[time-nuts] Can eloran Backup GPS?

Bob Martin aphid1 at comcast.net
Sat Sep 8 14:58:27 EDT 2018


Bob,

  I believe that information is transmitted with the eloran signal. 
Way back when, I remember there was an added pulse called the LDC 
pulse. I had to modify that pulse with each transmission based on
an input to the transmit timing unit from the computer.

I found the following on it:
http://www-personal.umich.edu/~tmikulsk/loran/ref/eloran_ldc.pdf

Also, the article referenced previously on The Great Britain
system mentions that the differential corrections are sent on the 
LDC pulse.

To be honest, I don't know if this addresses your "gotcha".

Best,

Bob Martin

On 9/8/2018 12:38 PM, Bob kb8tq wrote:
> Hi
> 
> The gotcha is the differential corrections. That’s not the way these systems are set up to work. They
> function with no external input other than the timing signal its self. Providing bandwidth to do correction
> signaling just isn’t part of the overall system design.  If you wanted to use bandwidth, you would go
> with 1588. Then you have a backup and no fiddling with anything else.
> 
> Indeed with an area wide 1588, you can do it all without even a GPS primary. Simply agree on a
> “something” as the master source. The man with one watch *always* knows what time it is ….
> 
> The 250 ns "without correction" is the number that directly compares to the ~10 ns number for GPS.
> Stretch out the distances to “USA” sort of stuff and it does not improve things at all.
> 
> Bob
> 
>> On Sep 8, 2018, at 1:40 PM, Bob Martin <aphid1 at comcast.net> wrote:
>>
>> Bob,
>>
>> I agree that eloran needs to be analyzed with regard to it's
>> usefulness for each potential application. You are also 100% correct that timing requirements get tighter and tighter as technology advances.  In some ways the question isn't whether eloran can
>> match GPS but rather would it suffice in a pinch were GPS to go down?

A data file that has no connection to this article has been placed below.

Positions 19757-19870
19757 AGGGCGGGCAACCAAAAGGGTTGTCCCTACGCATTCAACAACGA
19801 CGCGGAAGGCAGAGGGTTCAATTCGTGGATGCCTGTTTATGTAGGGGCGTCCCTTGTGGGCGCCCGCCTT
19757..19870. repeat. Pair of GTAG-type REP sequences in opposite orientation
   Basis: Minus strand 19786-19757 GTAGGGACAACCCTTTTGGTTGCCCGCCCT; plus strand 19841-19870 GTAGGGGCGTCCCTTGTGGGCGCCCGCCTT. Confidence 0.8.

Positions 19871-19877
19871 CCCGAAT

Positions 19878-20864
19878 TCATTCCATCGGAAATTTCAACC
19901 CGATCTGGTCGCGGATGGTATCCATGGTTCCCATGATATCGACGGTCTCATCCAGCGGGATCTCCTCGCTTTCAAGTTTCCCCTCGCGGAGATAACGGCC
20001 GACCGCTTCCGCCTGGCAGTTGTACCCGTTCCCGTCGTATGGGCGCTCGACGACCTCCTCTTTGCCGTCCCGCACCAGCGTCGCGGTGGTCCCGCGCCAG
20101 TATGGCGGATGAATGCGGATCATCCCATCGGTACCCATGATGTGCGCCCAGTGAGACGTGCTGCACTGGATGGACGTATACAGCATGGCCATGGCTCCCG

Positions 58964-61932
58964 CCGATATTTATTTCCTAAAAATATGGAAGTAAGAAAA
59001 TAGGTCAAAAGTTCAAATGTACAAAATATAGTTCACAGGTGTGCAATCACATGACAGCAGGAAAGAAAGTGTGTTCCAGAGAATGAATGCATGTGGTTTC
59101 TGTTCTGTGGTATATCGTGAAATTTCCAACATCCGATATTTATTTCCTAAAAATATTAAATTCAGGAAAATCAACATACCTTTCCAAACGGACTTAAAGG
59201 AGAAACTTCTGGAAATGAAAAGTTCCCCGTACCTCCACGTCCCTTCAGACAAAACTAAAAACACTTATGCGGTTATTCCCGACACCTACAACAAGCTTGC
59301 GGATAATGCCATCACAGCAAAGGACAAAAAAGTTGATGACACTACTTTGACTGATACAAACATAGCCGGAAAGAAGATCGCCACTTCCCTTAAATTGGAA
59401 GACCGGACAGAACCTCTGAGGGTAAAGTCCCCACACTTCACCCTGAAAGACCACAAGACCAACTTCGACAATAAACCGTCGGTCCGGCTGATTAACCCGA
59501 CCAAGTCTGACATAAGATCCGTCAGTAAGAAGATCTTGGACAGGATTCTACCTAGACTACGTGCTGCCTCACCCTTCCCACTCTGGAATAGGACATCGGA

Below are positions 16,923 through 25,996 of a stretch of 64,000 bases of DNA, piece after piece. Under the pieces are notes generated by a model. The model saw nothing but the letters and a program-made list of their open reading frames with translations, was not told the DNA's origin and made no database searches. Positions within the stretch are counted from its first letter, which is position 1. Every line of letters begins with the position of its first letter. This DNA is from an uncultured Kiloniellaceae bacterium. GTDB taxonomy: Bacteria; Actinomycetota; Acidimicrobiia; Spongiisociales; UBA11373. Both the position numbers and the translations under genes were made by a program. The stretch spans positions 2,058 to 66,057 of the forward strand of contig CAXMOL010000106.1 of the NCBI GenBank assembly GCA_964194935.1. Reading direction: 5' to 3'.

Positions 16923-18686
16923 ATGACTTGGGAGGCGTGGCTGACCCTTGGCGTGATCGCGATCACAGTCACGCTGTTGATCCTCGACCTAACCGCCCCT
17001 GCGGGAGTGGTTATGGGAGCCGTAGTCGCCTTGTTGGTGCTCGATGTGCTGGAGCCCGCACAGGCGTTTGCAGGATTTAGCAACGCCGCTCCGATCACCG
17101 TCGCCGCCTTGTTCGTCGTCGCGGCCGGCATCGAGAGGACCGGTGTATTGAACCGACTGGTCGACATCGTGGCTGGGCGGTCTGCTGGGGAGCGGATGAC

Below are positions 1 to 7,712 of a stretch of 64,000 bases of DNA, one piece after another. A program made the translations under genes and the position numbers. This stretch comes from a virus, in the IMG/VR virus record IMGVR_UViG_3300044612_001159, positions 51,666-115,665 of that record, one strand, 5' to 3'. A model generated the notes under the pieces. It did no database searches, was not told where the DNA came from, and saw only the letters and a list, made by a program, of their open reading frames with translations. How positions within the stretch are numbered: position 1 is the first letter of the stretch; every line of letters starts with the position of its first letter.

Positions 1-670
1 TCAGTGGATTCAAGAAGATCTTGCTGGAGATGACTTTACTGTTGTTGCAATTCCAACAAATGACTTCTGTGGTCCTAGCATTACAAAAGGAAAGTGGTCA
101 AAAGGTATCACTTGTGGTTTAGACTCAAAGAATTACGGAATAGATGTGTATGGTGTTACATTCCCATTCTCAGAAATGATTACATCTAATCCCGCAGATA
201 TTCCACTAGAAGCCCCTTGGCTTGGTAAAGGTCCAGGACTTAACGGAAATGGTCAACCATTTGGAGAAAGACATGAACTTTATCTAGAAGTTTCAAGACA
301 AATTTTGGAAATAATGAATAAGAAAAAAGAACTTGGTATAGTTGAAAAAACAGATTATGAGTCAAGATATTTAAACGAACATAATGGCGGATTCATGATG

>>
>> I think the 50ns accuracy is actually "as received" not "as transmitted".
>>
>> The link below is an analysis of eloran in Great Britain. The receiver/transmitter distance was  300 miles.
>>
>> http://www.ursanav.com/wp-content/uploads/On-the-Uses-of-High-Accuracy-eLoran-Time-Frequency-and-Phase-2015.pdf
>>
>> I've attached a screen capture of one of the pages that compares
>> eloran  with GPS in case anyone is interested. This is where it
>> appears that the 50ns is received as opposed to at the transmitter.
>>
>>
>>
>> Best,
>>
>> Bob Martin
>>
>> On 9/8/2018 9:35 AM, Bob kb8tq wrote:
>>> Hi
>>> I believe the 50 ns is the “as transmitted” signal from the tower. The “as received” signal after going
>>> through all the various gyrations is not that good on a  ~1 second basis.
>>> ====
>>> One of the gotchas here is that we lump “systems” into one giant bag. That’s not a good way
>>> to analyze things. One system may be quite happy with 10 ms timing another may be happy
>>> with 10 us and yet another may die completely at 1 us and only run right at 100 ns. All of that
>>> is on a 2 second basis for CDMA (they time every other second).
>>> By far the biggest / baddest / most venerable system out the that uses GPS timing is the
>>> cell tower system. They started out back in the 80’s with a 10us max timing / 1 us running
>>> spec on CDMA. AFIK they were the first major system to adopt GPS time as their reference
>>> (rather than UTC).
>>> This worked out fine for a few decades while companies got a lot of towers built. People started
>>> using those systems and they became congested. Others started streaming video over them
>>> and they ran out of bandwidth. Upgrades followed. There have been a lot of them. Much of what
>>> we TimeNuts buy on the surplus market comes to us as a result of older systems being scrapped
>>> out.
>>> The latest set of upgrades does / will / is getting them into the sub 1 us range at the end of holdover.
>>> In normal operation they are spec’d at 100 ns worst case. To do that, you need a timing source in
>>> the roughly 10 ns range. No you don’t see those GPSDO’s on the surplus market. You will see
>>> them someday ….
>>> Again, they went this way a decade ago. Rolling that all back …. not at all easy.
>>> Are there other systems that have issues with sync? Of course there are. There also are a lot
>>> of instances where miss-configuration ( or junk implementation) is a much bigger issue. Sorting
>>> that all out requires a deep dive into the timing of each individual system / implementation.  No
>>> two systems do things quite the same way. Unless you want to deal with the numbers and the
>>> implementation details, simply moaning and groaning isn’t going anywhere.
>>> Bob
>>>> On Sep 8, 2018, at 3:23 AM, Hal Murray <hmurray at megapathdsl.net> wrote:
>>>>
>>>>
>>>> kb8tq at n1k.org said:
>>>>> You are not trying to run a cell system when checking your local oscillator
>>>>> against LORAN.
>>>>
>>>> The eLoran committee said 50 ns.  Is that good enough for cell towers?
>>>>
>>>> Too bad it isn't up so we could collect some data.
>>>>
>>>>
>>>> -- 
>>>> These are my opinions.  I hate spam.
>>>>
>>>>
>>>>
>>>>
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